CAPE TOWN (Reuters) - South African Finance Minister Pravin Gordhan declined on Thursday to say whether he was confident of the ruling party’s support, less than a week before he appears in court to answer fraud charges in a saga that has rocked the government.
Speaking a day after presenting his mid-term budget to parliament, Gordhan said he had tried not to let his Nov. 2 court case distract him while outlining measures to help kick-start an economy that he forecast would barely grow this year.
Gordhan is accused of fraudulently approving, in a previous post as head of the revenue service, early retirement for a deputy tax commissioner and re-hiring him as a consultant, costing the tax agency 1.1 million rand ($79,000).
He has denied any wrongdoing, saying the case is politically motivated, a sentiment echoed by opposition parties, business leaders and some senior African National Congress (ANC) party figures. The state prosecutor has rejected allegations of political interference.
Asked during a post-budget breakfast meeting whether he was still confident he had political backing, Gordhan said: “I’m not trying to duck, but I’m not going to answer it.”
The ructions in government have weakened the rand and bonds in an economy struggling to create jobs. Some analysts say President Jacob Zuma’s allies are driving the investigation in a bid to oust Gordhan, something the president denied.
“He (Gordhan) is well aware that while he does have some support inside the ANC, the faction that’s supporting him is not winning,” NKC Africa Economics analyst Gary van Staden said.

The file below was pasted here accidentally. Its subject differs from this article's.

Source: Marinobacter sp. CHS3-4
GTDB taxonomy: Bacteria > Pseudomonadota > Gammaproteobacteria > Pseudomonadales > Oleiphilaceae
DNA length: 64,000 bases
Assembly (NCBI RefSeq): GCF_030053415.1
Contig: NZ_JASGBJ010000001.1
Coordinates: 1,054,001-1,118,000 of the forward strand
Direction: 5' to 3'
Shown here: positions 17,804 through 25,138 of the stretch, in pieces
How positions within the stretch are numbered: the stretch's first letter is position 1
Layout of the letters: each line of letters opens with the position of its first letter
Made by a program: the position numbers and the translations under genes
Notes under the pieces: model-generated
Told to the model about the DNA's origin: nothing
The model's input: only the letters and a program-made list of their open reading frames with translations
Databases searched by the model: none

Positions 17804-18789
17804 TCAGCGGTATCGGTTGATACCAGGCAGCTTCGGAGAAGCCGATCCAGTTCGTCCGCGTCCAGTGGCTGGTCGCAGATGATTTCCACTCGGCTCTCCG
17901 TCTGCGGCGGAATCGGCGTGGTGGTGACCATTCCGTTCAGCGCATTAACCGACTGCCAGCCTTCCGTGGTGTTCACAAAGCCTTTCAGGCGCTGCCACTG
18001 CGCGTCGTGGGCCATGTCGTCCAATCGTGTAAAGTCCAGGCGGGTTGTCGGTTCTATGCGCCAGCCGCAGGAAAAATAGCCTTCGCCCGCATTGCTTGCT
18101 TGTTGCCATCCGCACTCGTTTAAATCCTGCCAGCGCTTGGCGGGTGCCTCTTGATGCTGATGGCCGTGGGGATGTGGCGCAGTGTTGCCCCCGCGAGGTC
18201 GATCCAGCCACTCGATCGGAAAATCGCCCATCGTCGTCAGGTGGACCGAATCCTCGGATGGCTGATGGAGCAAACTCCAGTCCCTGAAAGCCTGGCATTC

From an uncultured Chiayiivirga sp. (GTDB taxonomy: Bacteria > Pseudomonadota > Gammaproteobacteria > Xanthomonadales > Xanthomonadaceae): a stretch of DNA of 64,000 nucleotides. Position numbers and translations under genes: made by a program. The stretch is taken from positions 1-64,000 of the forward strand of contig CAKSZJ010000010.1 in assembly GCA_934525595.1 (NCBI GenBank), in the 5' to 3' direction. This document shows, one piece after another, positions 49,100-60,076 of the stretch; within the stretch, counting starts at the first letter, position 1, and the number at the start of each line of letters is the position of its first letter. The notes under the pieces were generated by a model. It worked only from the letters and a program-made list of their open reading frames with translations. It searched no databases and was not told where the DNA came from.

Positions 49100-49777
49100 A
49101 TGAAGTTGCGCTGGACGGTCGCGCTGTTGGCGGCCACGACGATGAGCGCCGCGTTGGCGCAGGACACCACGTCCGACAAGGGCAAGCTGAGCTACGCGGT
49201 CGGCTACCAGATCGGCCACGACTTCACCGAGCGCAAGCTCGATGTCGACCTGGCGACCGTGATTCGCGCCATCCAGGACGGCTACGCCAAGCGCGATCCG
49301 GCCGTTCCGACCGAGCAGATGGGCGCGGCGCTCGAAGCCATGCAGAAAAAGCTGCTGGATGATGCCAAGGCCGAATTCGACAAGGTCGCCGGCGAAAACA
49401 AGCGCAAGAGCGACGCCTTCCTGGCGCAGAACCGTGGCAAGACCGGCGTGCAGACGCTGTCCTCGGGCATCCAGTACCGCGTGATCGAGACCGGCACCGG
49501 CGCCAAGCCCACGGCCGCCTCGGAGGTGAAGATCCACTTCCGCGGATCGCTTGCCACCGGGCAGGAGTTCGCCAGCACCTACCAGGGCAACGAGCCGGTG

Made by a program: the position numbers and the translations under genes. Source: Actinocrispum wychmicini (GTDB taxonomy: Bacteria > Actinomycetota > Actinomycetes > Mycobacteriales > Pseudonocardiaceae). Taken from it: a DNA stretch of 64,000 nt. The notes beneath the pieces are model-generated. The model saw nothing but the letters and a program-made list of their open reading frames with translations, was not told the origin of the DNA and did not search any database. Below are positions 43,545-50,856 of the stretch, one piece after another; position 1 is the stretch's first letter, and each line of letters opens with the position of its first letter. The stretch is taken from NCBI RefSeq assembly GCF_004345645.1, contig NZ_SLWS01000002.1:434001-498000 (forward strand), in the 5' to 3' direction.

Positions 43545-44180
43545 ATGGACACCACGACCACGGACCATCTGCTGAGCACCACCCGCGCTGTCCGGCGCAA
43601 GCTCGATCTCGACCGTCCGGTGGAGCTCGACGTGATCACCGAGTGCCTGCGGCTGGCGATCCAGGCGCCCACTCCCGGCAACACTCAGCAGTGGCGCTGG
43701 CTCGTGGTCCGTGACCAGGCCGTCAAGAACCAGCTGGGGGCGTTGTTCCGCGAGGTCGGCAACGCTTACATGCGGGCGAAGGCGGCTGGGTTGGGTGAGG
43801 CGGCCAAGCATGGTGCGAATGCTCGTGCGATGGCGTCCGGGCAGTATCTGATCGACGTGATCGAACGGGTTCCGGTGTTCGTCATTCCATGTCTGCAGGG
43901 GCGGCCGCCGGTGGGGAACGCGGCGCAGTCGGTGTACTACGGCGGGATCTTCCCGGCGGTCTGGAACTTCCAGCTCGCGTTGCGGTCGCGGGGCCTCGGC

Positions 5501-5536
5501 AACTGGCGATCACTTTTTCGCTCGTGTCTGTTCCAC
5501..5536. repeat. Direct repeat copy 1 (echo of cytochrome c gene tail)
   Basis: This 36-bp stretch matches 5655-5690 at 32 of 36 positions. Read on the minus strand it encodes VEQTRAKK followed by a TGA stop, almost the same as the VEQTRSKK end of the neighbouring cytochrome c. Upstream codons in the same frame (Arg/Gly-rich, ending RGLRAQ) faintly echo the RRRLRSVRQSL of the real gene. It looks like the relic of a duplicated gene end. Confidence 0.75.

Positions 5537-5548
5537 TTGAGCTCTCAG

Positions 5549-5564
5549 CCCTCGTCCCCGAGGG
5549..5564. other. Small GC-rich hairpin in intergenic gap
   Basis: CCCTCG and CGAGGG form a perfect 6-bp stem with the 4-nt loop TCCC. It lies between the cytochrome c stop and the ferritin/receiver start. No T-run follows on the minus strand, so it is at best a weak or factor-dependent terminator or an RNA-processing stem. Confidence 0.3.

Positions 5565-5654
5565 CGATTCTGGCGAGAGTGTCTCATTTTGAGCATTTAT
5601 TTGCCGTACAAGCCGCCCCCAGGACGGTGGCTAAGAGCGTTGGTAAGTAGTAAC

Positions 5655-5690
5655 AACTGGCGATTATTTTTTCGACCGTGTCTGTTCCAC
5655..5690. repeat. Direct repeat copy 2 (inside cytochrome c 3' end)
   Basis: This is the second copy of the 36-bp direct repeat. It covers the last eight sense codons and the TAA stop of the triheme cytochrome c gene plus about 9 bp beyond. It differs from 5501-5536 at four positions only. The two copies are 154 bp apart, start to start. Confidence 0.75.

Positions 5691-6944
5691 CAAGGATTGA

“If you’re asked if you have support and you say I’m not answering that question, obviously he thinks he doesn’t.”
Gordhan, who on Wednesday slashed growth forecasts for the next three years and predicted wider budget deficits than previously expected, said he was not preoccupied with whether he had done enough to stave off credit rating downgrades.
“Our preoccupation is not rating agencies. Our preoccupation is putting the country on the right footing,” Gordhan said.
“If we build confidence to the point where we get investment going ... everybody including ratings agencies will believe that we as a government are doing the right thing,” he said.
Moody’s, Fitch and S&P, who are due to review the credit rating of Africa’s most industrialized country in November and December, have warned of downgrades if growth remains weak and Pretoria’s commitment to fiscal prudence comes into doubt.
Gordhan told parliament on Wednesday the economy was suffering infrastructure bottlenecks, volatile labor relations, regulatory constraints and red tape, inefficiencies in state-owned enterprises and uncertainties in the policy environment.
Moody’s senior analyst Zuzana Brixiova however said on Thursday South Africa would continue to be challenged by slow progress and uncertainty around structural reforms meant to support growth. She also warned that spending pressures were likely to rise in the run-up to the 2019 elections.
In the budget, Gordhan urged public servants to work with integrity, honesty and accountability, a plea his deputy Mcebisi Jonas said referred to rampant corruption in state departments.
“Corruption is real, it’s palpable, you can feel it, and you can see it in most agencies,” Jonas told the post-budget briefing also attended by Gordhan.
“That’s why sometimes Treasury gets the flack. The public finance management act requires that we intervene in institutions and try and correct some of the problems.”
Editing by James Macharia